From drain to toothbrush = NOT GOOD!
Simpson said he didn’t have any ants in his room this morning. But this evening he borrowed the ant powder. Just walked into the bathroom and there’s over a hundred of them running the length of the bath into my toiletries bag. It’s full of them, eating what: plasters? eye shadow? or cream for insect bites? (that’d be ironic!)
We’ve had everything else, now apparently it’s Ant Season! (I won’t be seeing you next July then Ana!! Ana – in Portugal – can’t stand ants).
“Michael Jackson is dead” notice on one of the many blackboards that line exterior walls of Ggaba teacher training college. Few schools have electricity / PCs / overhead projectors so trainee teachers have to practice writing with chalk on boards.
Seems my Ugandan running career is prematurely over. My knee injury (slight tear to lateral minuscus), although not serious now, could be if I carry on running. Plans to run my first 10k in November are therefore unlikely.
I’m not allowed to dance either! Woe is me.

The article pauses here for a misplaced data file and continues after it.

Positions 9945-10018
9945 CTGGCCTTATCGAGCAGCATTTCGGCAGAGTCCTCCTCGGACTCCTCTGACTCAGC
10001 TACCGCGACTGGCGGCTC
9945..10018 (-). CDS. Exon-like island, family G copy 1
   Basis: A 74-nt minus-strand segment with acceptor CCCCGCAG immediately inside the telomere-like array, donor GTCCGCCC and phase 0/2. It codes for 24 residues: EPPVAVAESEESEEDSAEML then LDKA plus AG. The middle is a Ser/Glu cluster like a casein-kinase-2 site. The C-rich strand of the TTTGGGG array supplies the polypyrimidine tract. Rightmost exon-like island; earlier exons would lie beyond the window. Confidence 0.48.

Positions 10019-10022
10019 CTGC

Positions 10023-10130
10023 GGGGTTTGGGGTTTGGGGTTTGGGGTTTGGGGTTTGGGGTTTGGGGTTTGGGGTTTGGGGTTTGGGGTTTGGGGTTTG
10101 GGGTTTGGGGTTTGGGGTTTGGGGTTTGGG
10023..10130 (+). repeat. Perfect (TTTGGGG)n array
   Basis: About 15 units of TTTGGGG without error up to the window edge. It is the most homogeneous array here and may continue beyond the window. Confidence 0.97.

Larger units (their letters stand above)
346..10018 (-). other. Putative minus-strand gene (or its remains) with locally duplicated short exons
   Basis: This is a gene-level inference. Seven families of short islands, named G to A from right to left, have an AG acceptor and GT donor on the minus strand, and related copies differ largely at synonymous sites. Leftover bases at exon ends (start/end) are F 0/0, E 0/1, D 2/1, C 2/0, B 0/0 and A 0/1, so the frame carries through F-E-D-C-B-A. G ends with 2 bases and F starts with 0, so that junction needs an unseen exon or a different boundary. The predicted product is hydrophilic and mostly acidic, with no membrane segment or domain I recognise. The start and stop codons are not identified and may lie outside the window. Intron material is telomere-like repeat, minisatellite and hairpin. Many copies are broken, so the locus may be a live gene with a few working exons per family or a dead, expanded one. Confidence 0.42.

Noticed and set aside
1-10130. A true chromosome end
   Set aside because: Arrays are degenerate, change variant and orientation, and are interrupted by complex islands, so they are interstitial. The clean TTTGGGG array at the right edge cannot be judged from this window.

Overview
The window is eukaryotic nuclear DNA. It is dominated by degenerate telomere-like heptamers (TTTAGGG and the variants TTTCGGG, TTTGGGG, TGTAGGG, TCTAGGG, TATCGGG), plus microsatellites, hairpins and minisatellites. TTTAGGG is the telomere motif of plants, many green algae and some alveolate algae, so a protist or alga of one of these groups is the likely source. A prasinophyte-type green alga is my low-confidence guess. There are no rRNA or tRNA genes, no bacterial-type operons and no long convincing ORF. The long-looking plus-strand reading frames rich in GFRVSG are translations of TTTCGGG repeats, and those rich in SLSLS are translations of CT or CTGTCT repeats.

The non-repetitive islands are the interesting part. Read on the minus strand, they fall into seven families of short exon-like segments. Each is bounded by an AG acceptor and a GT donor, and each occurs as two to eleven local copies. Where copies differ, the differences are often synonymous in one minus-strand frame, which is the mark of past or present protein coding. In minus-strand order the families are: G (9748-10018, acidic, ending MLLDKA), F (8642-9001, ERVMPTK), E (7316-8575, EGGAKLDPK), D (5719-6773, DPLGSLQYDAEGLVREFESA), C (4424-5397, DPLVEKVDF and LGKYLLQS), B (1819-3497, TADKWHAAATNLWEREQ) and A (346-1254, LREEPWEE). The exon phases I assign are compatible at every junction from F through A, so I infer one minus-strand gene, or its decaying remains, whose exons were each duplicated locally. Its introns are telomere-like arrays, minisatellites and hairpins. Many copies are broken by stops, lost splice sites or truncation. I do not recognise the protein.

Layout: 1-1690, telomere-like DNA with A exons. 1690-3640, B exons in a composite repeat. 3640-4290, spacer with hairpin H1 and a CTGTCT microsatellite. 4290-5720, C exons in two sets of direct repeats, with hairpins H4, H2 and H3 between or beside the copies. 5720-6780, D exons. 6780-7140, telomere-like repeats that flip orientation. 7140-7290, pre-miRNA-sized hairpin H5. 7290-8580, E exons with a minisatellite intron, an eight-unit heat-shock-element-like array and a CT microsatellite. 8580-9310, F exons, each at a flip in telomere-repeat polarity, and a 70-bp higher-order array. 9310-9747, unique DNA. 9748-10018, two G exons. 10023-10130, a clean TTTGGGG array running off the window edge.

I’m enjoying work (mostly!) Things do take forever though:
- 2 months to get damp and rotten wardrobe seen to so I could unpack
- 4 months to get Outlook installed and running properly
So in scheme of things, 6 months recuperation for knee isn’t surprising … but having to deal with frustrations and delays in all areas of your life simultaneously is hard though.
Success here is counted in small ways. Sometimes you just have to be grateful if you have electricity and everyone comes to work!
Last week is a good example:
No elec all day (maintenance or shortage? Most of the Kampala grid was off)
Monday – Wednesday
No elec in compound thanks to useless landlord not paying last year’s bills.
Luganda lesson cancelled
Mobile network down
Colleagues both at a funeral (relative died of a snakebite. He lived in countryside nr Tanzania not Kampala!)
Office phone out of order (and still is five days later …)
No elec of course means no landline phone or internet too, at home or in office.
[Photo: having the elec disconnected in Uganda involves climbing the pylon, untying (literally!) the cable, coiling it up, and throwing it into back of lorry and driving off].
And this was Monday morning! I had to laugh, nowt else for it